Washington’s death penalty law is unconstitutional because it is “imposed in an arbitrary and racially biased manner,” the state Supreme Court said in a ruling Thursday.
The decision involved the Pierce County case of Allen Eugene Gregory, who was sentenced to death for the 1996 rape and murder of Geneine Harshfield at her Tacoma home.
Gregory’s death sentence and those of the other inmates on the state’s death row will be converted to life in prison without the possibility of parole, the court ruled.
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In appealing his sentence, Gregory commissioned a University of Washington study that found black defendants in the state were four and a half times more likely to be sentenced to death than white defendants in similar situations.
“By striking down the 1981 death penalty statute, Washington now joins the overwhelming majority of the world’s democracies in its respect for human life,” Neil Fox, one of Gregory’s attorneys, said in a statement.
Pierce County Prosecutor Mark Lindquist said he previously believed voters should have been able to take up the issue and that he thinks they likely would have rejected the death penalty as well.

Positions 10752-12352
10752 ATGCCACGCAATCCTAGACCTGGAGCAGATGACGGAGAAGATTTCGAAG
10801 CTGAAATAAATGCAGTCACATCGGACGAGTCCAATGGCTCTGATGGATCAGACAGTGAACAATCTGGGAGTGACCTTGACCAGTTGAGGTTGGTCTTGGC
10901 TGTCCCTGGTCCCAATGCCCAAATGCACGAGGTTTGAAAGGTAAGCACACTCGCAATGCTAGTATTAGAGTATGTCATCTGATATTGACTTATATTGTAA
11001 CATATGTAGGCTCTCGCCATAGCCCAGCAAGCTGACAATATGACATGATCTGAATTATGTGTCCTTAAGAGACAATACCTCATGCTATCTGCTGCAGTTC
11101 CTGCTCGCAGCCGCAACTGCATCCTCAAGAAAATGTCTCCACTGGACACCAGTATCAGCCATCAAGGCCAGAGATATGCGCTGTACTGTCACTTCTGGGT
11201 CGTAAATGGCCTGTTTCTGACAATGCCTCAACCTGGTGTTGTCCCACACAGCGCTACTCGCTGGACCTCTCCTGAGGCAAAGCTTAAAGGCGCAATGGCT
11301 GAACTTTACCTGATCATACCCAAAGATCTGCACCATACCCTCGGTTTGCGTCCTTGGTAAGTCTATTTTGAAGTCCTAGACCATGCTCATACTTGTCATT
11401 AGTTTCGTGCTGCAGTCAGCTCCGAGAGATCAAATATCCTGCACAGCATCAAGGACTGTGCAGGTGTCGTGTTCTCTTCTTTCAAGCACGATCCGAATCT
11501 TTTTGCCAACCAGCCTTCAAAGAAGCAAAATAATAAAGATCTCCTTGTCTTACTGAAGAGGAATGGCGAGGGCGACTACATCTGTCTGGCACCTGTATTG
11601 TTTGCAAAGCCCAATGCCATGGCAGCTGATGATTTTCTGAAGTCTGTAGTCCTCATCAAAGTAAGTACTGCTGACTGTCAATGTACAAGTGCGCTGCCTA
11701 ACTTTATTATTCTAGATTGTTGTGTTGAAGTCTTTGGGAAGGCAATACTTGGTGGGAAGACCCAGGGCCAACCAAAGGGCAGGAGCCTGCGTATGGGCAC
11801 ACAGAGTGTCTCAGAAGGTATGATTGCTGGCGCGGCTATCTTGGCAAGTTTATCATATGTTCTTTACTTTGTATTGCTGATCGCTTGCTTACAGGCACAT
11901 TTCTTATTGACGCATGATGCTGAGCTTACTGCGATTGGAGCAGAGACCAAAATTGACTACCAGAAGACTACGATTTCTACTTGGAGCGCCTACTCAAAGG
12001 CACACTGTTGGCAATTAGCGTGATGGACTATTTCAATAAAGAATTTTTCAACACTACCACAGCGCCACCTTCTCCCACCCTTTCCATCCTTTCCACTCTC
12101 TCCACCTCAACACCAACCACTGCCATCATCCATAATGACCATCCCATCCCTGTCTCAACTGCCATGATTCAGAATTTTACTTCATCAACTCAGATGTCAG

“The death penalty in Washington was already on its last legs, because of the expense, uncertainty and length of the process,” he said. “This decision just makes it official. The death penalty is dead.”
Lindquist said it appears that Gregory and the other seven men on death row now will need to return to their trial courts to be formally sentenced to life without parole, but that his office’s appellate unit is still sorting out that process.
The high court’s decision notes that the state Legislature could enact a new capital punishment law but that “it cannot create a system that offends constitutional rights.”
Gov. Jay Inslee told reporters Thursday that he would veto such legislation.
Inslee, a Democrat, put a moratorium on the death penalty in 2014, which has kept capital punishment from being carried out while he’s in office.
“Today’s decision by the state Supreme Court thankfully ends the death penalty in Washington,” Inslee said in a statement. “... This is a hugely important moment in our pursuit for equal and fair application of justice.”
Sacramento Bee reporter Phillip Reese reported Thursday that 30 states still have the death penalty, not including three with gubernatorial moratoriums on capital punishment, according to the Death Penalty Information Center, a nonprofit.
There are about 2,740 prisoners on death row nationwide, down from a high of about 3,600 in 2000.
Black people are over-represented on death row, according to the Death Penalty Information Center. About 42 percent of death row inmates are black, while about 12 percent of the U.S. population is black.
White people make up about 42 percent of the death row population and about 61 percent of the U.S. population, Reese reported. About 13 percent of death row inmates nationwide are Latino, and 3 percent are of another ethnicity.
During the last 10 years, about one third of prisoners executed were black, about 54 percent were white and roughly 13 percent were Latino.